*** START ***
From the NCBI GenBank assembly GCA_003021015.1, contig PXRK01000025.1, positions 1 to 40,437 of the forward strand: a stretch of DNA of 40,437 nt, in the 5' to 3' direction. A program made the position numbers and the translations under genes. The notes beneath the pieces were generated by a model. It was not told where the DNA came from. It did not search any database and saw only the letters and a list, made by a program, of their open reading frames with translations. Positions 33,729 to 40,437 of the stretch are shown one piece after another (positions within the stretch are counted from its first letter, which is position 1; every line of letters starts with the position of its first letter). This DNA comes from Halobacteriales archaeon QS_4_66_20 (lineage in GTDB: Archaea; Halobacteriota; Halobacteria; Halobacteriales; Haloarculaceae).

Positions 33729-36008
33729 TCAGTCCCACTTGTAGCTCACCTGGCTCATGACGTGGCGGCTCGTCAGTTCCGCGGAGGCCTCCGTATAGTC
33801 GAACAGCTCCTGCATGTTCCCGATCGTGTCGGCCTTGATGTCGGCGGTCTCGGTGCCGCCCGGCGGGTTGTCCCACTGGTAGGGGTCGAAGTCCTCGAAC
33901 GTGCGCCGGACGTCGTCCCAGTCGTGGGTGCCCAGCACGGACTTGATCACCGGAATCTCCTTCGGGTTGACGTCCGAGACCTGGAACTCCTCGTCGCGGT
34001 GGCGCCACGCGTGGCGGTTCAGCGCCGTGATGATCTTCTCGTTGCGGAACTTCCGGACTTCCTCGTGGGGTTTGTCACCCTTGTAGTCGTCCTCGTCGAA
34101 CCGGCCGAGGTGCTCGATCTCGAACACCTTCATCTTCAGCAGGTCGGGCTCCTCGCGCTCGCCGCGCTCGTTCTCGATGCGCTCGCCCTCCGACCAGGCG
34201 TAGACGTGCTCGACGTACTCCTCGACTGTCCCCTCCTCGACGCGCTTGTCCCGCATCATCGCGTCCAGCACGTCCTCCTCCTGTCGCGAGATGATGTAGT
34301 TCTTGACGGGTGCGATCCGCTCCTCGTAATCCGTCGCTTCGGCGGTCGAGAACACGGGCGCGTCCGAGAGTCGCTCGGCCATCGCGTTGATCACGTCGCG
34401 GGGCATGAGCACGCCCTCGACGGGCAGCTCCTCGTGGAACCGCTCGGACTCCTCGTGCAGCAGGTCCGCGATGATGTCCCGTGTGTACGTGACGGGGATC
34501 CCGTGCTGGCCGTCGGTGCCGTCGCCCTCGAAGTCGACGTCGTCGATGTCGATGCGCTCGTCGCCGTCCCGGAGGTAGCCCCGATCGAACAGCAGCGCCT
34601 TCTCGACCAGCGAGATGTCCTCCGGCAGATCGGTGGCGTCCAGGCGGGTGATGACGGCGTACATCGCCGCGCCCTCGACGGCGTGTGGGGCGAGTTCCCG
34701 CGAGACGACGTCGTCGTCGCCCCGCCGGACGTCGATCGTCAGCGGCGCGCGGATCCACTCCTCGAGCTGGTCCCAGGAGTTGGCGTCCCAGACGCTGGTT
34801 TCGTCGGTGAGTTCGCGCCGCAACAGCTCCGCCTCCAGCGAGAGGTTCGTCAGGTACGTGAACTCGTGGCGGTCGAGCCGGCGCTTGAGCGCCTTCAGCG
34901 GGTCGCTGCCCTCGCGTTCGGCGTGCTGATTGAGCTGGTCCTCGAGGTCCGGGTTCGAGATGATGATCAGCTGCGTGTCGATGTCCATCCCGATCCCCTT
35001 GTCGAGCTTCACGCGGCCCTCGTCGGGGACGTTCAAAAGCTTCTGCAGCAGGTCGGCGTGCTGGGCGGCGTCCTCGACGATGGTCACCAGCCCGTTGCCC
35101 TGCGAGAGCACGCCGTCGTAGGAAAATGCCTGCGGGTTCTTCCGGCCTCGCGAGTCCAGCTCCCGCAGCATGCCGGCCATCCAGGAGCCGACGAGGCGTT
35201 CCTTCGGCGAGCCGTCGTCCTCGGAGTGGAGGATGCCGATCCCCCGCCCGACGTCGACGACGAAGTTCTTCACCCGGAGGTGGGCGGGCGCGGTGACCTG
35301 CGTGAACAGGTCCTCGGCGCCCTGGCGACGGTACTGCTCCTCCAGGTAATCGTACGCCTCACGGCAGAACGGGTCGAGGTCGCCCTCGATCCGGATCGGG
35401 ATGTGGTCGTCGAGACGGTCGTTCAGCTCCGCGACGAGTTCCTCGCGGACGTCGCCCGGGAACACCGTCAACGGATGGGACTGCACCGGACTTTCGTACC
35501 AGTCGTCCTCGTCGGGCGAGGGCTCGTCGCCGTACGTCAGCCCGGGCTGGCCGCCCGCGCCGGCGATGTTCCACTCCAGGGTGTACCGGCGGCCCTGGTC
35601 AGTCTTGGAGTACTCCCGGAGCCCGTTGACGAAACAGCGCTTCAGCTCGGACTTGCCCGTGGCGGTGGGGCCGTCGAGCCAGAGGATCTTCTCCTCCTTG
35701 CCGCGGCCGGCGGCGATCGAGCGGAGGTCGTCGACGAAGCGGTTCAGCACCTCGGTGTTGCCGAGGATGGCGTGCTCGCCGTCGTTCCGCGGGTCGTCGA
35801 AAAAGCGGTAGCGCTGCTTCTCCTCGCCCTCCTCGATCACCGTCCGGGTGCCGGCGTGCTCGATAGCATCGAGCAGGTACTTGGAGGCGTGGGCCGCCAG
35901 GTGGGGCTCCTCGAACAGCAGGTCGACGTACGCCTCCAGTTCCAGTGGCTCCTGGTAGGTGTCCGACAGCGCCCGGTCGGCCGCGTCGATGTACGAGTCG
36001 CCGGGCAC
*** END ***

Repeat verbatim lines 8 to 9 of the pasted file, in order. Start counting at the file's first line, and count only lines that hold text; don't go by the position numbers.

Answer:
34201 TAGACGTGCTCGACGTACTCCTCGACTGTCCCCTCCTCGACGCGCTTGTCCCGCATCATCGCGTCCAGCACGTCCTCCTCCTGTCGCGAGATGATGTAGT
34301 TCTTGACGGGTGCGATCCGCTCCTCGTAATCCGTCGCTTCGGCGGTCGAGAACACGGGCGCGTCCGAGAGTCGCTCGGCCATCGCGTTGATCACGTCGCG